Keep your hands off my employees!
More and more often, employers are including non-solicitation clauses in their employment contracts. A recent decision by the District Court of the Northern Netherlands shows once again how important it is for employers to formulate such clauses carefully.
Non-solicitation clauses are intended to protect employers from having their employees lured away to competing activities –for example, by former employees who have switched to other companies, or by employees who, while still employed, make plans to set up their own businesses or move on to other companies and, in anticipation of these new developments, want to find out whether their colleagues are interested in making similar changes.
Where’s the rub?
The above-mentioned decision makes clear the problems which may arise for an employer trying to successfully invoke a non-solicitation clause. In the case at hand, the following provision had specifically been included in the employment contract of the now ex employee. “During and for one year after the employment, the employee may not, directly or indirectly, and either for himself/herself or for third parties, approach employees of the employer or companies affiliated with it in order to induce them to terminate their employment with their employer or the companies affiliated with it.”The first part of the provision is good : The ex-employee was also prohibited from recruiting other employees while he still worked for the employer. In practice, many employment contracts include a non-solicitation clause which only applies to the period after employment.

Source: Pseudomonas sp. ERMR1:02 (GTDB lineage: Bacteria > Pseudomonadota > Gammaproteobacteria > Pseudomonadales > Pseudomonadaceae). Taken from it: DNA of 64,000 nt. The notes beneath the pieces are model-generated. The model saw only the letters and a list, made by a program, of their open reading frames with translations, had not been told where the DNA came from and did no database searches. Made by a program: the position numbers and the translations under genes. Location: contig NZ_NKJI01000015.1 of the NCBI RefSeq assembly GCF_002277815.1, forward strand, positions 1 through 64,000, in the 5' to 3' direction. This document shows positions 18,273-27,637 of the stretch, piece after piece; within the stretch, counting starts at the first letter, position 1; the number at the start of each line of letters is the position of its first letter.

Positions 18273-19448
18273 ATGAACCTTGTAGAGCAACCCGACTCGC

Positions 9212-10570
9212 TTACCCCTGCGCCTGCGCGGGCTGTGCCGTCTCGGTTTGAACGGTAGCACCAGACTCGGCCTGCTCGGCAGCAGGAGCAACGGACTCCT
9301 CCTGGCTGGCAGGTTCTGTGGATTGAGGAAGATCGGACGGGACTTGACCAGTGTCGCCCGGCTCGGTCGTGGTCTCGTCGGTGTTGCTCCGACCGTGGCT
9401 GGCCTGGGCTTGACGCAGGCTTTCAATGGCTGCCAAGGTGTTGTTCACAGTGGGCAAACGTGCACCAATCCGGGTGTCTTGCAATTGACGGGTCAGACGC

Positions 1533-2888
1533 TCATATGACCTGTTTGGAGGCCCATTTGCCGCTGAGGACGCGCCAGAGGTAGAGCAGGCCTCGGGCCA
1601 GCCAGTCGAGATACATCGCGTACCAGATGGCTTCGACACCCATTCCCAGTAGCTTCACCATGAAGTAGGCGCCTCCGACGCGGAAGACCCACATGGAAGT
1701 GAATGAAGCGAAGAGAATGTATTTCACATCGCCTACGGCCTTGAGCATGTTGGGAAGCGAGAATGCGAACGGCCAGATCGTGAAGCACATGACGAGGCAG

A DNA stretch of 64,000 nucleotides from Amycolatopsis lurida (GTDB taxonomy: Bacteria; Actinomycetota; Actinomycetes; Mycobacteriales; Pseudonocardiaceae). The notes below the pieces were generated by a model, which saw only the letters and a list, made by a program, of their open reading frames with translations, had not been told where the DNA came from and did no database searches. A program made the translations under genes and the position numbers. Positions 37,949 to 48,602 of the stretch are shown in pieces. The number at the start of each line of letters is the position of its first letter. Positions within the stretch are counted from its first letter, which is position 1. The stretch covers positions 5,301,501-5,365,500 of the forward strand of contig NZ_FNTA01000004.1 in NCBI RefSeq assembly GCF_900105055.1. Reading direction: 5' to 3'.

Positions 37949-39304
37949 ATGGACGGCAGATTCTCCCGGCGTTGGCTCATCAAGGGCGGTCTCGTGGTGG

The problem had to do with the part of the clause “directly or indirectly, (…) approach employees (…) in order to induce them to terminate their employment (…)”.In particular, it’s up to the employer to prove that the initiative came from the current or former employee. And that will often be difficult. A conversation during a chance meeting in a pub, a telephone call or an erased WhatsApp message are just some examples of situations in which the employer is put in an impossible evidentiary position. The outcome was therefore dismal for the employer in the case before the Northern Netherlands District Court. One of the ex-employee’s colleagues had taken the initiative to make contact. The ex employee then referred his former colleague to his new employer’s recruitment department. The ex employee was otherwise kept out of the job interview process and was not involved in the ultimate contract offer. The court concluded that it had thus not sufficiently been established that the ex employee had breached the non-solicitation clause.
As this decision demonstrates, it’s critical that an employer think long and hard the value and substance of a non-solicitation clause. For instance, a non-solicitation clause might be drawn up in such a way that it not only prohibits approaching employees, but also assisting in creating an employment relationship.
Of course, we’d be more than willing to help you in drafting a non-solicitation clause which is perfectly geared to your needs. For advice in this area, please contact Mick Hurks or one of the other lawyers in our Employment Law Department.